"I told him to stop or he wouldn't make it to the next tree."

Jahar, on the other hand, was portrayed in the testimony of five of his former teachers as a smart, sweet kid who worked hard and earned good grades.

He was "super kind, extremely smart, a very hard worker, really a lovely person," said Tracey Gordon, his fifth-grade teacher at Cambridgeport School.

"All the teachers loved him," said Becki Norris, who had Jahar in her seventh-grade class at Community Charter School, a middle school in Cambridge known for setting its students on the path to "full ticket" scholarships to good colleges.

"He was one of our top students, and one of our top athletes," Norris said. "He wasn't a rebel. If you asked him to do something, he'd do it. Like most middle-schoolers, he's need a little push, but he needed just one. "

But after just a few days in the ninth grade, Jahar's mother pulled him out of the school and sent him to Cambridge Rindge and Latin, a large public high school. She was angry that her son had been sent home to change out of his blue pants.

"She was very, very angry because he didn't have clean pants that matched the uniform and they didn't have the money," Norris said. "I thought he liked the school, and I didn't think he wanted to go."

Norris said she asked Jahar if she could call his mother.

"He flatly said, 'No, don't call her.' "

School friend: 'He said I had talent' as an artist

He made friends in high school, and a core group got together regularly for "bro nights" during their freshman year at the University of Massachusetts Dartmouth, two young women testified. They smiled at Tsarnaev from with witness stand, but while he seemed generally more animated in court, he maintained his usual flat expression.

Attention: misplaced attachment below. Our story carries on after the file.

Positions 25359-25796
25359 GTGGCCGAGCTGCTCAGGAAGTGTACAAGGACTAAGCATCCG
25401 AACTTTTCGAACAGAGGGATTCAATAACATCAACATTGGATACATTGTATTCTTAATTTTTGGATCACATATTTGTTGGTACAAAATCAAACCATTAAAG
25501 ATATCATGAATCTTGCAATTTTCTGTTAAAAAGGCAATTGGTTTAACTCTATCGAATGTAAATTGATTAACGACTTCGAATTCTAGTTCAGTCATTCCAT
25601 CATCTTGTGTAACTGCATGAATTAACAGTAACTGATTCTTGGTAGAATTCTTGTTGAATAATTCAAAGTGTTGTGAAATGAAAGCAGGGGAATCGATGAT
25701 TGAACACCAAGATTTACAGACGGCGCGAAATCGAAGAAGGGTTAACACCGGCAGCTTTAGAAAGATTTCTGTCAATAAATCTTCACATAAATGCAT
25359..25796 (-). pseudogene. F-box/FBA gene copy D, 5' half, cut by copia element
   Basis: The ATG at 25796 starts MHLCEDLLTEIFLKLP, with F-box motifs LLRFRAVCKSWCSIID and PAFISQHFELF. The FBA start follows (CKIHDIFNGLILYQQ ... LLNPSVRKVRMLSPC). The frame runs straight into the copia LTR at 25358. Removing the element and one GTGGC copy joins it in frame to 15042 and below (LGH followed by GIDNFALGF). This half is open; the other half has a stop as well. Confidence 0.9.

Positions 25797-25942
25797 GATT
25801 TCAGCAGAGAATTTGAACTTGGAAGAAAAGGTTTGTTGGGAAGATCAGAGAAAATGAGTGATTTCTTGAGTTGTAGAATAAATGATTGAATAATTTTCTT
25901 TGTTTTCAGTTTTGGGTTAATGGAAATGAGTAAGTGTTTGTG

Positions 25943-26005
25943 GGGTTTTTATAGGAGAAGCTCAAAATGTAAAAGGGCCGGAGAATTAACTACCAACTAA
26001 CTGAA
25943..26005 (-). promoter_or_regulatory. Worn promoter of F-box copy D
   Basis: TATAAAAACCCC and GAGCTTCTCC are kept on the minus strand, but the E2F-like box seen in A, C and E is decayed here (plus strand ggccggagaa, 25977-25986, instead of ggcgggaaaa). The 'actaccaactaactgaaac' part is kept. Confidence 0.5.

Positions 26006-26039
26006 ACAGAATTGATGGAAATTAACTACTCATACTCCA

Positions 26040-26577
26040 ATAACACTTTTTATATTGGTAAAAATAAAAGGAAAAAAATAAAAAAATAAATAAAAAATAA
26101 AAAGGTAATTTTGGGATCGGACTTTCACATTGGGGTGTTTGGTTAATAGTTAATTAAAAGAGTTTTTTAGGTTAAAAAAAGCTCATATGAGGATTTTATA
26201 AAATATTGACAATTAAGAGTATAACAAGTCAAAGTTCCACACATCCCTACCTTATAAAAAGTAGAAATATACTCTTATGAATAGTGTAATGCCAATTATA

"He was loyal, fun, laid-back," said classmate Tiarrah Dottin. She said she had no idea he was listening to jihadi songs or watching al Qaeda videos on his laptop. She bowed her head and wiped tears from her eyes as she stepped off the witness stand and took a seat in the audience.

Alexa Guevara testified that Tsarnaev "was private about his family," and did not discuss politics or religion with her. She said when he spoke about the future he said he planned to transfer to the University of Massachusetts Amherst and study marine biology.

He was a supportive friend, she added.

"He encouraged me to go to art school," she said. She showed him her sketches, and he thought they were good.

"He said I had talent and shouldn't let it go to waste. I should go to art school and do what made me happy. It made me feel really good, like somebody believed in me," she said.

She ended her testimony with a memory of one of the last times she saw Tsarnaev and the "bros." It was March 2013, during spring break of their sophomore year. They went out to eat and then drove to a spot by the Charles River.

"Jahar went over to his car, and he got a backpack and there were fireworks inside," she recalled. "He set one up and ignited it. It didn't work. The second one did work. We were all whooping and hollering. Jahar was jumping through the firework itself. He was being really silly."

She sobbed as court recessed for the day, and her cries could be heard in the hallway outside the courtroom.